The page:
I have an oil painting by William Brauer and was wondering if any of his family would be interested in it. It is quite large 46x36 landscape. Contact me if interested

Jon Hall

Posted at 02:08pm

My family (Jan, Marty, Alex & Suzanne) were living in Warren when Billy moved up there to the house on the East Warren road to lead the life of a struggling artist. It was evident to everyone who saw his work (painting, print making, sculpture) that here was a very talented guy. Also a great & supportive friend. Examples: shearing my sheep one day and showing me how to do it; together we purchased a sheet metal bender so that we could make roofing for our homes, etc. I was an architect, but at the time also wanted to learn to paint, so I encouraged Billy to start teaching painting. I'm sure others urged him too. Anyway he did start offering classes in Waitsfield. After a year or so he says something like "hey Jon you were asking me to do this so how come you didn't join in?" So I did and it was one of the smartest & best things I ever did do. He was a great teacher! and I stayed with him for the rest of my time in VT. Since then I've studied at the Art Students League in NYC and other schools here in Seattle, where I live. Now I paint a lot and have a couple of shows every year out of our garage by the sidewalk. What a life!

Alex Hall

Posted at 11:06am
Dear Friends,
I have the fondest memories of Billy who was a close friend of my father Jon Hall as well as our family who lived just a few miles south of the Brauer 'homestead'. Billy opened his barn up to me and my teenage friends to shoot pool whenever we wanted. We had a lot of fun in this cool old barn (1970s!).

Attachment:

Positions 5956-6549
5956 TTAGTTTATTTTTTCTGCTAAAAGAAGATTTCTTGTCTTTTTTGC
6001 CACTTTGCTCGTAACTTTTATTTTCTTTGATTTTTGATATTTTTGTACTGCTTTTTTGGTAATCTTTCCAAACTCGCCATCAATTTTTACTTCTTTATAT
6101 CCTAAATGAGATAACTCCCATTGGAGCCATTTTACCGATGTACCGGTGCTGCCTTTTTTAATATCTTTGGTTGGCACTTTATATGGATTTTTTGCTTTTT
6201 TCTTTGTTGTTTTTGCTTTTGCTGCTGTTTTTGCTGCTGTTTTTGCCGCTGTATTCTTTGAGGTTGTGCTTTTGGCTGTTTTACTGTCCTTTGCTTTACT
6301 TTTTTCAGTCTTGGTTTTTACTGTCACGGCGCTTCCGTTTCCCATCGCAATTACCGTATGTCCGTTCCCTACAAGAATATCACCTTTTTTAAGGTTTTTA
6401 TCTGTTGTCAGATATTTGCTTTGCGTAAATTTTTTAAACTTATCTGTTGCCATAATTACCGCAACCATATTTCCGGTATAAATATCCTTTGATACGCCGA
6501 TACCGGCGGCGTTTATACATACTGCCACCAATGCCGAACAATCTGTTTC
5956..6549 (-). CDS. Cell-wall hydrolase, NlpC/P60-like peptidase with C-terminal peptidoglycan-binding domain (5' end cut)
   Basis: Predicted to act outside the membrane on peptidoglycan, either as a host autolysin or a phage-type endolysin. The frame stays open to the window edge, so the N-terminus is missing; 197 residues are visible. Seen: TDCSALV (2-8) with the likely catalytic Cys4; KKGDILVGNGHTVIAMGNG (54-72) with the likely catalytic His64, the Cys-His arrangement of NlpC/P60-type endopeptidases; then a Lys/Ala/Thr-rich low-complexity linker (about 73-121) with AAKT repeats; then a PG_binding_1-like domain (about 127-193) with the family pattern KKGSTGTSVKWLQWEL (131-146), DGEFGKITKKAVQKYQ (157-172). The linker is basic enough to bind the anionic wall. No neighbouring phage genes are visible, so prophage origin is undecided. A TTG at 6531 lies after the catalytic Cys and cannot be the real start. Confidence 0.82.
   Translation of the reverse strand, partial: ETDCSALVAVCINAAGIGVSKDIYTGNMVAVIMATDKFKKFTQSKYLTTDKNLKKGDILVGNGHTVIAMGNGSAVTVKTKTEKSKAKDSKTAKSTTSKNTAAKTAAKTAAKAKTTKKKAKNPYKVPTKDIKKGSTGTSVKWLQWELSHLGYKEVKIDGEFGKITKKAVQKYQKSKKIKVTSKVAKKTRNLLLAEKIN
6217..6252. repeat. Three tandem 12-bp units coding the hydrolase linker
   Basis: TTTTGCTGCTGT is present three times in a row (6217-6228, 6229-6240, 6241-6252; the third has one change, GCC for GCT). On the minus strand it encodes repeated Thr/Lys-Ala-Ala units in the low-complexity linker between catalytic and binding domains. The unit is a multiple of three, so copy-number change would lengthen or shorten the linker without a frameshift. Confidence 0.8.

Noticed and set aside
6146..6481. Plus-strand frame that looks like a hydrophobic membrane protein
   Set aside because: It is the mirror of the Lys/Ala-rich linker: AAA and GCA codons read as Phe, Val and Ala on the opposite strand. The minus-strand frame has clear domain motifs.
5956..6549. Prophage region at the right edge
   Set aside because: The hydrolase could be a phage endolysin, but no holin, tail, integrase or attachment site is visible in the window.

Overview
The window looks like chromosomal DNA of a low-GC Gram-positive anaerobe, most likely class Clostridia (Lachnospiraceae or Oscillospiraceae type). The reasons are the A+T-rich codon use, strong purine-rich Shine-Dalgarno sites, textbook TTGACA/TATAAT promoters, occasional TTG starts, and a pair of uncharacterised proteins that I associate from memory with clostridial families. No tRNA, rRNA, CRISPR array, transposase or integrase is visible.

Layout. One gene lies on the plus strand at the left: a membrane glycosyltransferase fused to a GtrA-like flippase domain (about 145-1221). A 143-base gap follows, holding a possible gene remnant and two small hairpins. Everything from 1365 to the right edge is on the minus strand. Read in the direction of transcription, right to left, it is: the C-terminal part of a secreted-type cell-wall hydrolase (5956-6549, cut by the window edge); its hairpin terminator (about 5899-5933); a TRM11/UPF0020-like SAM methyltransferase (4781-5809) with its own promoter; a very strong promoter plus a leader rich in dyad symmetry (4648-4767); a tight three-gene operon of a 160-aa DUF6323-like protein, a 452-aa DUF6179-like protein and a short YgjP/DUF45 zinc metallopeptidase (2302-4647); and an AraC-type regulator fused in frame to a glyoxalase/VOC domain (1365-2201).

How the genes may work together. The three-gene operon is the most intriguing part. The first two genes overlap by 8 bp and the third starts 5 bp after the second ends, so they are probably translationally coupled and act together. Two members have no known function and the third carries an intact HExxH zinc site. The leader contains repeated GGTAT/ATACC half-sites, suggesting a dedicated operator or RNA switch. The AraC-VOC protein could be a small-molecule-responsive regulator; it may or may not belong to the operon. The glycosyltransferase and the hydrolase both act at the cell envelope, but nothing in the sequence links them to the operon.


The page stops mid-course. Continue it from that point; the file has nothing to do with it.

I became friends with Lee but have not seen him for 40 years. Hi Lee!! I hope that you and your family are well.
I was good friends with Wendy's sister and brother Karen and Eric and have great memories of Eric's laugh and smile. We were very young. I hope that Wendy and her family are doing well despite the loss of our beloved Billy.
Keep up the great living everyone! Let's live by the lessons of those who have passed before us: share love and support for others.
Peace, Alex Hall in Winthrop Washington

Laura Schlivek

Posted at 09:20am
Billy was a wonderfully kind and welcoming teacher. He took everyone seriously no matter their skill level and taught them how to really see what they were looking at. "Make a mess!" he'd say. "Look at the light and dark shapes." The first time I attended his figure drawing class I had my 11-year-old daughter in tow. Art was everything to her and her middle school had just recently made deep cuts to the art program. At the end of the class when people put their drawings up for critique he gave her drawing a serious and respectful critique along with everyone else's. And he pulled me aside before we left and said he could tell I was here for her. I said yes I was, but I'd like to learn too. We attended that class several times a month until she finished high school and went off to art school with a terrific portfolio largely produced right there in Billy's class. And I did learn too and enjoyed every minute of it. Billy was a treasure and will be sorely missed.

Kurt A Polhemus

Posted at 11:16am
Wendy, I am so very sorry for your loss. Although I never actually met Billy, I was familiar with and admired his paintings years before I learned that the two of you were married. He was a gifted artist and teacher and left behind a body of work that people will continue to appreciate. Again, my deepest sympathies to you and your family. Kurt A Polhemus